The best overall place for a passenger’s hands, however, is actually on the fuel tank. This placement offers passengers the best overall stability because they can constantly and independently manage their own body position and weight distribution very easily. This also gives the rider the room to operate the motorcycle without having to worry about any weight transfer from the passenger. There is just about as much physical contact as there needs to be. Hands on the fuel tank isn’t always a practical solution (it might not work on something like a Goldwing…just a hunch), but default to this hand placement whenever possible.
Your passenger should refrain from leaning too far to either side of you if they want to get a look at what is ahead. This will disturb the bike both in terms of aerodynamics and weight distribution. Instead, they should instead act like they are taking a peak over your shoulder.
Again, talk through everything in this and the preceding section before you actually go for a ride.
Your passenger should only mount after you have started the motorcycle. If you need to back up out of a parking spot, do so first. For stability, always have both your feet on the ground. Get your passenger to mount the bike from the same direction you would (i.e. from the left side of the bike). If your passenger can comfortably swing their leg over the bike, place their right foot on the right passenger peg, sit, and then lift their left foot onto the left passenger peg, then that’s fine.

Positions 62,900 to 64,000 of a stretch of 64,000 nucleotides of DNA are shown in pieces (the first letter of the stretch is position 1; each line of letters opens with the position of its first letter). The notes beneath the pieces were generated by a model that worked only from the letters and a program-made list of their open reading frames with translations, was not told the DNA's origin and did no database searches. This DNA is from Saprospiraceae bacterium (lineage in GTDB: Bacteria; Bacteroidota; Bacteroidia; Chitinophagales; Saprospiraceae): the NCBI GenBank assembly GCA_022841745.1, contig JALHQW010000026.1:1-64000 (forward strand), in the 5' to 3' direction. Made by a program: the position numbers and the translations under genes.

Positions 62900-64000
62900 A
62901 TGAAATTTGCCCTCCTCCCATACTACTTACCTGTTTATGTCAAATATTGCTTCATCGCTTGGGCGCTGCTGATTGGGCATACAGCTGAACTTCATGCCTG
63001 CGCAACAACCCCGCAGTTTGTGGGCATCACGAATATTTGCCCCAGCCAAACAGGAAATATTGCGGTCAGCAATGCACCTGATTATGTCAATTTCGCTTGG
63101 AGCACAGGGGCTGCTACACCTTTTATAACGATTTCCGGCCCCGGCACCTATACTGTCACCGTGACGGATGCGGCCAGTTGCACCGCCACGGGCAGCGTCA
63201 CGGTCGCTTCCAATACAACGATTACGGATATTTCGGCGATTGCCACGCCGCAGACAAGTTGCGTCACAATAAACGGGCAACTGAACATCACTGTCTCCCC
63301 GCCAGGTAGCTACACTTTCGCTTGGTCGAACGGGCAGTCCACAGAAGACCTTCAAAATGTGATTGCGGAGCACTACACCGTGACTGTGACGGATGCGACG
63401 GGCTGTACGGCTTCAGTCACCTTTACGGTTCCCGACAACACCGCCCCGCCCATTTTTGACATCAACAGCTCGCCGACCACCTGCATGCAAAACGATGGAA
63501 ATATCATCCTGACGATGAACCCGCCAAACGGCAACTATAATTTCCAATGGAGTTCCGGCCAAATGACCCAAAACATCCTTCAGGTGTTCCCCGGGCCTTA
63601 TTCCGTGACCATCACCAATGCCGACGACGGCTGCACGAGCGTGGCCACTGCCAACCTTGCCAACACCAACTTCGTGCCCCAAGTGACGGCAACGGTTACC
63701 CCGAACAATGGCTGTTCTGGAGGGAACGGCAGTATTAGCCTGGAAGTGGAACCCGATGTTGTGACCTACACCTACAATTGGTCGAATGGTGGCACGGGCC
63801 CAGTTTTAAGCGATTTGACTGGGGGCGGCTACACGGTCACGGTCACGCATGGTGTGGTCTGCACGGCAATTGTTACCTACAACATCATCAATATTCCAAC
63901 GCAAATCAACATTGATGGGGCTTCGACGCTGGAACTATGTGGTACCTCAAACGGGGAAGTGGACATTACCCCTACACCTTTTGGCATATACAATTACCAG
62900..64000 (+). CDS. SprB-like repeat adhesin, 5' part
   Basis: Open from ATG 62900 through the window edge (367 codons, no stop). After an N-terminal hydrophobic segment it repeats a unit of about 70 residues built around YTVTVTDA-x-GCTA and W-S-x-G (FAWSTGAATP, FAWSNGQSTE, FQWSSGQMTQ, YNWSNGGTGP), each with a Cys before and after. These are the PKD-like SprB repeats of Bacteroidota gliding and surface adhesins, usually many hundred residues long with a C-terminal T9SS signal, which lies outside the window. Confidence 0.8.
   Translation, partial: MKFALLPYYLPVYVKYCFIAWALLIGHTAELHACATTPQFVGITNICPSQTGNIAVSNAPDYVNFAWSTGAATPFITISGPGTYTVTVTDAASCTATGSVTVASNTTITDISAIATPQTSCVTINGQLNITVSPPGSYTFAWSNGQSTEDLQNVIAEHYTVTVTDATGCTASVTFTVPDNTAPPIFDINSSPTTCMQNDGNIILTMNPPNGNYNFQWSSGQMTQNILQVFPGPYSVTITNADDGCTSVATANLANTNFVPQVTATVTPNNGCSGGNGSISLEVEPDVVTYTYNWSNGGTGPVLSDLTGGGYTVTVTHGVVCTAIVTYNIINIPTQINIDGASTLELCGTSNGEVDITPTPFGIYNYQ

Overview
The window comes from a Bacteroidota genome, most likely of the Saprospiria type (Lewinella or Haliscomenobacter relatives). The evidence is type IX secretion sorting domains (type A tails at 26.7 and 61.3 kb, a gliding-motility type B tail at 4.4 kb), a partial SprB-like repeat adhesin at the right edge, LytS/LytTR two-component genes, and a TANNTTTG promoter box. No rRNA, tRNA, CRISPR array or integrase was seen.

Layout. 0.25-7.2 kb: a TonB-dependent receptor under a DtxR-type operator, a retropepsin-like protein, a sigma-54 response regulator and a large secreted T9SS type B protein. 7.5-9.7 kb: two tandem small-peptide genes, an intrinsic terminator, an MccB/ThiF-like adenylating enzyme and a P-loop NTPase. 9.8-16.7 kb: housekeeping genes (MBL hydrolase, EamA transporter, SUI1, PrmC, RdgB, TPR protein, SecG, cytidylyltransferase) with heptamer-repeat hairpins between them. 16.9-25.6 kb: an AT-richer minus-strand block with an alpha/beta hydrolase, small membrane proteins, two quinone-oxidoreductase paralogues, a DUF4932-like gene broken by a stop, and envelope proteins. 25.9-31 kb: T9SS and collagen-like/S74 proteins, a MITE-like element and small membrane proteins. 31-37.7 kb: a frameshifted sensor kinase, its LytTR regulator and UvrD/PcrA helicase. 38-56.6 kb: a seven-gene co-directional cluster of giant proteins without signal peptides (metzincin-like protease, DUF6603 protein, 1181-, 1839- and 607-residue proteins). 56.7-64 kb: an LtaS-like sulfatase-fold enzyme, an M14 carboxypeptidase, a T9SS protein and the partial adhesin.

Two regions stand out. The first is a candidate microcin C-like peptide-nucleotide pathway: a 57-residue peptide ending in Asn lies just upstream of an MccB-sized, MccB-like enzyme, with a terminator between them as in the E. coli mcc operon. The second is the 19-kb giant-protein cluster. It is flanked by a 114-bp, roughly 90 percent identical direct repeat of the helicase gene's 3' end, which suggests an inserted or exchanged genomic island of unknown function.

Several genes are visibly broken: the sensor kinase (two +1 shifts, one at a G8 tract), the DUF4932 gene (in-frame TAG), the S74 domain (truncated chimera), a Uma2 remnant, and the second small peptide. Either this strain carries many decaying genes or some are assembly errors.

That isn’t always possible, though, so there is an alternative. Lean your motorcycle slightly to the right, and have your passenger step on the left peg with their left foot. At the same time, have your passenger place their left hand on your left shoulder and their right hand wherever they feel it may offer the best stability and chance for a boost (grab bar, seat, etc.). From there, your passenger should essentially stand up on the left peg, swing their right leg around until they find the right foot peg, and then sit down. Basically, this can be likened to mounting a horse.
First of all, remember than this is the only time a passenger should take their feet off the foot pegs. As with mounting, the rider should have both feet on the ground. For dismounting, the passenger simply has to reverse the process they used to mount the bike. It should be more or less intuitive. There’s nothing complicated about this.
In fact, there’s nothing that complicated about riding with a passenger at all, despite all the details we have covered. Play it calmly and safely, and it should all come together with little effort, and the rider to passenger relationship can easily develop into something telepathic…and a whole lot of fun.